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Magnhild Dust   By: (1832-1910)

Magnhild Dust by Bjørnstjerne Bjørnson

First Page:







Translated from the Norse By RASMUS B. ANDERSON



Copyright, 1882, BY HOUGHTON, MIFFLIN & CO.

All rights reserved.


"Magnhild" was planned during the summer of 1873, while the translator accompanied Mr. Björnson on a journey across Norway. The story is located in Lærdalen and Skarlie's home is in Lærdalsören, a small town at the head of one of the branches of the far famed Sognefjord on the west coast. I well remember with what care the author made his observations. The story was written the following winter in Rome, but was not published until 1877, when it appeared in the original in Copenhagen and in a German translation in the Rundschau simultaneously.

The reader will see that "Magnhild" is a new departure, and marks a new epoch in Björnson's career as a writer of fiction. It is but justice to say that Mr. Björnson himself looks upon this as one of his less finished works, and yet I believe that many of his American readers will applaud the manner in which he has here championed the rights of a woman when she has become united with such a man as Skarlie.

The celebration, on the 10th of August, 1882, of the twenty fifth anniversary since the publication of "Synnöve Solbakken," was a great success. The day was celebrated by his friends in all parts of Scandinavia and by many of his admirers in Germany, France, and Italy. At Aulestad (his home in Norway), more than two hundred of his personal friends from the Scandinavian countries were assembled, among whom may be mentioned the eminent Swedish journalist Hedlund, the Danish poet Drachmann, and the Norwegian author Kristofer Janson. Over Aulestad, which was handsomely decorated, floated Norwegian, Danish, Swedish, and American flags. There was a great banquet, at which speeches and poems were not wanting. Mr. Björnson received a number of valuable presents and countless telegrams from Norway, Sweden, Denmark, Germany, France, Italy, England, and America.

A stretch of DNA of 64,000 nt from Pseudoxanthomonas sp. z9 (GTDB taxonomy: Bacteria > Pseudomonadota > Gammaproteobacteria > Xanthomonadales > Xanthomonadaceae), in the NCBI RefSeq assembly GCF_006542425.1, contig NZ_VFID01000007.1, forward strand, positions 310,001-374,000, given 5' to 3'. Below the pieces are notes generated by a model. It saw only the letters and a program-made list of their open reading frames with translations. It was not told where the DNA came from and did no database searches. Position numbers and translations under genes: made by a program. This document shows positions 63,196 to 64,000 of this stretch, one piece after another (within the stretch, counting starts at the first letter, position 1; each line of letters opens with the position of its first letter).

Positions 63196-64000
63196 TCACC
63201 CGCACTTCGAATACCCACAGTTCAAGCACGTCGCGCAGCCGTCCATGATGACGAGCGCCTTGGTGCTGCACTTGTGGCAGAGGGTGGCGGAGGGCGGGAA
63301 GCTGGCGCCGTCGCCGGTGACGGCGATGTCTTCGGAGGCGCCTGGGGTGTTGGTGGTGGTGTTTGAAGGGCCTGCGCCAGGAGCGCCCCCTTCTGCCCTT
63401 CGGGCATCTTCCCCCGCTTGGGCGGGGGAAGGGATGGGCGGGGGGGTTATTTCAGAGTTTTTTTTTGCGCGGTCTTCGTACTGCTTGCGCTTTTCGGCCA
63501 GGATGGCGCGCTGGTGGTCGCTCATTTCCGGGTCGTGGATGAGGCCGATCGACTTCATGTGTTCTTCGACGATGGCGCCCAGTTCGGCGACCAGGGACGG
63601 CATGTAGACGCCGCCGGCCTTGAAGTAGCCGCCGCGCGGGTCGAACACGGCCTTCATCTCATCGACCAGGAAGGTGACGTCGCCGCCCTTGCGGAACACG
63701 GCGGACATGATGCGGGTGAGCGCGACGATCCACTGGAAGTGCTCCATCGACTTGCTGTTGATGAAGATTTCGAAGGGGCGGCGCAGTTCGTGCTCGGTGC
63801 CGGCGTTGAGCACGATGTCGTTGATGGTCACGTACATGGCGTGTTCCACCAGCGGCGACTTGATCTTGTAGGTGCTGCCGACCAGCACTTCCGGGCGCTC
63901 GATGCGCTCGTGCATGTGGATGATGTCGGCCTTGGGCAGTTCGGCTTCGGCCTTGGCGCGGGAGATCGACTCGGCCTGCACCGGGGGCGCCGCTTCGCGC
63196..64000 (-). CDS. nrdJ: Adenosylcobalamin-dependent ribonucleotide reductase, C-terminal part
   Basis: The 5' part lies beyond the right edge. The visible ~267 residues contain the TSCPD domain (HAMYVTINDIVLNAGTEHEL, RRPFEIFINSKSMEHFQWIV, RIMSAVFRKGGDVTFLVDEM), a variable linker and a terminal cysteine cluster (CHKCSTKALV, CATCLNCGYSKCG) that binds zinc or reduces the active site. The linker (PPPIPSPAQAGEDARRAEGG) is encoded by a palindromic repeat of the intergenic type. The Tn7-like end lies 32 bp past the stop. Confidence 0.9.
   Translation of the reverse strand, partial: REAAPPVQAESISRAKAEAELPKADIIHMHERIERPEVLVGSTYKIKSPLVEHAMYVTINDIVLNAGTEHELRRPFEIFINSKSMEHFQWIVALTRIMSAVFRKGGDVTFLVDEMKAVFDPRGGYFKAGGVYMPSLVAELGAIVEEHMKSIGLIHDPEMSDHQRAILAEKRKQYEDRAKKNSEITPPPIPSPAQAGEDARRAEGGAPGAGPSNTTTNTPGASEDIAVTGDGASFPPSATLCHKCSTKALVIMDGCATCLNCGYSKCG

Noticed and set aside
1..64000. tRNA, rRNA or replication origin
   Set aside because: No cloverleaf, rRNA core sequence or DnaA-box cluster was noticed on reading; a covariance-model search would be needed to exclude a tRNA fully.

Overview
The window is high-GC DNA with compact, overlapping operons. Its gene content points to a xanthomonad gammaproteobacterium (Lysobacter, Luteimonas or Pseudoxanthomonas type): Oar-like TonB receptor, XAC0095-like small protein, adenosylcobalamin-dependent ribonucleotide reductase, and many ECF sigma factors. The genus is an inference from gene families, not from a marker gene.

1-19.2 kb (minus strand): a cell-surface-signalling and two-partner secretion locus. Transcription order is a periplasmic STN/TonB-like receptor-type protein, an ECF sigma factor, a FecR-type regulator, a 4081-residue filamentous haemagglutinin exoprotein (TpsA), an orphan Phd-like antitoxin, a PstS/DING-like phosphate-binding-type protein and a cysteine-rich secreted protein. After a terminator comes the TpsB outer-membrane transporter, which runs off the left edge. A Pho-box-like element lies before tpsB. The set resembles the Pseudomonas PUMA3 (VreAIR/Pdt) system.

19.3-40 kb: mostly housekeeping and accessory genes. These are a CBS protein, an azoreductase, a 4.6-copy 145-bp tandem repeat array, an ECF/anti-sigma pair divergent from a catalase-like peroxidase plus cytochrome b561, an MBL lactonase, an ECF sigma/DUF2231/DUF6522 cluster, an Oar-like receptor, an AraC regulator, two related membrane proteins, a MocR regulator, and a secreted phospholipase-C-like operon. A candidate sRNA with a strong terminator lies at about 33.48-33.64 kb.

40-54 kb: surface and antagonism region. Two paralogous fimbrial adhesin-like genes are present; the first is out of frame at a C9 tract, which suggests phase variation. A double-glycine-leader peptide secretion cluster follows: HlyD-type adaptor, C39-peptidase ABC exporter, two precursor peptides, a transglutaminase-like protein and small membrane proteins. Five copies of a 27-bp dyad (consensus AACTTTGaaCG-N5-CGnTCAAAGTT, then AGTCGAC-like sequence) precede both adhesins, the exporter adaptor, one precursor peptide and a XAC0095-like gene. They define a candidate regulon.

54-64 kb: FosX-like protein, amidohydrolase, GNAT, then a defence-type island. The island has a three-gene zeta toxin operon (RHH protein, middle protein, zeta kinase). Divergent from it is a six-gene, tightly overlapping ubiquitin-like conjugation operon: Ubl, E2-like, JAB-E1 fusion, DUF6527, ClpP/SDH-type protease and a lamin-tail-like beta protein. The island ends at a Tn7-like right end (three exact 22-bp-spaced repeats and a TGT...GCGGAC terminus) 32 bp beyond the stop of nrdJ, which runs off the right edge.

This volume closes the present series of translations of Björnson's works. The seven volumes[1] now published contain all the novels and short stories that Björnson has written. His other works are, as shown in the biographical introduction to "Synnöve Solbakken," chiefly dramas.

Being thus about to send my last Björnson manuscript to the publishers, I desire to express my hearty thanks to the press and to the public for the generous reception they have given these stories as they have appeared one by one. Those who are acquainted with Björnson's original and idiomatic style can appreciate the many difficulties his translators have had to contend with. I am fully conscious of my shortcomings and am particularly aware of my failure to transmit the peculiar national flavor of Björnson's style, but I have done my best, and have turned his phrases into as good English as I could command. Others might have been more successful, but they could not have taken more pains, nor could they have derived more pleasure from the work than I have found in it. To Auber Forestier, who has kindly assisted me in the translation of the whole series, I once more extend my hearty thanks. Without her able help the work could not have progressed so rapidly. Finally, I commend "Magnhild" to the tender mercy of the critic and to the good will of the reader, and say adieu!



[1] The first edition of Björnson's writings, from which the present edition is arranged, was in seven volumes. "Magnhild" formed the seventh volume, and the present preface is reprinted as it there stood... Continue reading book >>

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